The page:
Both the EPG Jr. and EPG Sr. allowed cable operators to further customize their operation locally. Among other functions, the listings grid's scrolling speed could be changed, and local text-based advertisements could be inserted. Each text-based advertisement could be configured to display as either a "scroll ad" (appearing within the vertically scrolling listings grid between its half-hour cycles) or as a "crawl ad" (appearing within a horizontally scrolling ticker at the bottom of the screen). If no advertisements were configured as "crawl ads", no bottom ticker would be shown on-screen. The on-screen appearances of both the Jr. and Sr. versions of the EPG software differed only slightly, due primarily to differences in text font and extended ASCII graphic glyph character rendering between the underlying Atari and Amiga platforms.
Because neither version of the EPG software was capable of silent remote administration for its locally customizable features, cable company employees were required to visit their head end facilities in order to make all necessary adjustments to the software in person. Consequently, EPG channel viewers would often see its otherwise continuous listings interrupted without warning each time a cable company technician brought up its administrative menus to adjust settings, view diagnostics information, or hunt-and-peck new local text advertisements into the menus' built-in text editor.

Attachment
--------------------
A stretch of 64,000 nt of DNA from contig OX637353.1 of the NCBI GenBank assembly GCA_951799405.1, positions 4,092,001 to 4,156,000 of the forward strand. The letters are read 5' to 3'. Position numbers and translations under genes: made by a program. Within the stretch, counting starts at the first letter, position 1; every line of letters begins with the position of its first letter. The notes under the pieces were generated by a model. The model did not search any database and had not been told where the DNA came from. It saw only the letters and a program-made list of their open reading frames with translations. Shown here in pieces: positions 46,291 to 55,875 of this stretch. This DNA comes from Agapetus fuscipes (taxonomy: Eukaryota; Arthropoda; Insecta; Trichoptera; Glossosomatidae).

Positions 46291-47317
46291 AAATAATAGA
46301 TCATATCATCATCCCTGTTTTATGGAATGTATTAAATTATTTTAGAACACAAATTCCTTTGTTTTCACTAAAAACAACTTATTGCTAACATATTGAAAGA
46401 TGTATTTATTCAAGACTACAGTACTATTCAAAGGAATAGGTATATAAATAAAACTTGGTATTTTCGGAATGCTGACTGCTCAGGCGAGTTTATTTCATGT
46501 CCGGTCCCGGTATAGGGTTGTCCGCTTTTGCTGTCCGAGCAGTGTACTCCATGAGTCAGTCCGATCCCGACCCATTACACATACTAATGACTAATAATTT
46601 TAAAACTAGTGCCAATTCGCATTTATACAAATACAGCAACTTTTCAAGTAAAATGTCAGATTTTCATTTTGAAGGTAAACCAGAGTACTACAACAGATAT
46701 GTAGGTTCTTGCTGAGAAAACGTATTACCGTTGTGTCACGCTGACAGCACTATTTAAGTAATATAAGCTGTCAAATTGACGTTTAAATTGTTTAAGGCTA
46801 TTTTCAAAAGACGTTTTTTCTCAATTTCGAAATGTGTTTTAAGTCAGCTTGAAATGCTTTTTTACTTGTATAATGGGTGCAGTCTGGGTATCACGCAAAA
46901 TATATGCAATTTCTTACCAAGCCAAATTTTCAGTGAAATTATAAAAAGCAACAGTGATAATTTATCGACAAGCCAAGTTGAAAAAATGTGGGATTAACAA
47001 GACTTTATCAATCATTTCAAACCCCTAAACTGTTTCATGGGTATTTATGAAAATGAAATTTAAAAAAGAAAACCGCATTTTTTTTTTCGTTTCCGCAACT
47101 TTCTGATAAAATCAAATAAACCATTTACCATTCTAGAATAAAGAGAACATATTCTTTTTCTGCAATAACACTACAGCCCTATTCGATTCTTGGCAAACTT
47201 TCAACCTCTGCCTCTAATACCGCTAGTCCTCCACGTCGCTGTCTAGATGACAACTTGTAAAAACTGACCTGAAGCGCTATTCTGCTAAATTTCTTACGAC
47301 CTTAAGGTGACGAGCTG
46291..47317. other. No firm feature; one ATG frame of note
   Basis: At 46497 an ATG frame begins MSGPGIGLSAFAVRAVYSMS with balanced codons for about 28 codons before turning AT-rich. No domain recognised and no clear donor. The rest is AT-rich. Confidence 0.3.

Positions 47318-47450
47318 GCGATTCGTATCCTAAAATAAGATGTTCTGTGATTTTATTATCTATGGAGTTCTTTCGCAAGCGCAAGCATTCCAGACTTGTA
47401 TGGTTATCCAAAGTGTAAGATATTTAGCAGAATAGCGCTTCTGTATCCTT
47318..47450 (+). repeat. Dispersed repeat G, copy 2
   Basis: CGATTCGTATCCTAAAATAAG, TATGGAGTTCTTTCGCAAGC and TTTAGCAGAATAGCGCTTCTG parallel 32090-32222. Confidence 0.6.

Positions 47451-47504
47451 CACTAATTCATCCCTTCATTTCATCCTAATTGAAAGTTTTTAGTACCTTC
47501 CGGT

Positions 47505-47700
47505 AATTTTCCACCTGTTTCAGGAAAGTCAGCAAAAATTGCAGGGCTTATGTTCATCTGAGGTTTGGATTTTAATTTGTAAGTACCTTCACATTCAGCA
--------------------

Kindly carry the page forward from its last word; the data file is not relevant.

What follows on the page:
The Atari-based EPG Jr. units were encased in blue rack enclosures containing custom-made outboard electronics, such as the Zephyrus Electronics Ltd. UV-D-2 demodulator board, which delivered data decoded from the WGN data stream to the Atari's 13 pin Serial Input/Output (SIO) handler port (the EPG Jr. software's EPROM was interfaced to the Atari's ROM cartridge port).
Split-screen electronic program guide
By the late 1980s, a software upgrade "option" was offered by United Video for the Amiga 1000-based EPG Sr. This updated version featured a program listings grid identical in appearance to that of the original EPG Sr. version, but confined it to the lower half of the screen. In this new split-screen configuration, which was the forerunner to Prevue Guide, the upper half of the screen displayed static or animated graphical advertisements and logos created locally by each cable system operator. Up to 64 such ads were supported. Locally created text-based advertisements were still supported, however, they now also appeared in the top half of the screen – support for showing them within the listings grid as scrolling ads, or beneath it as crawling banner ads, having been removed.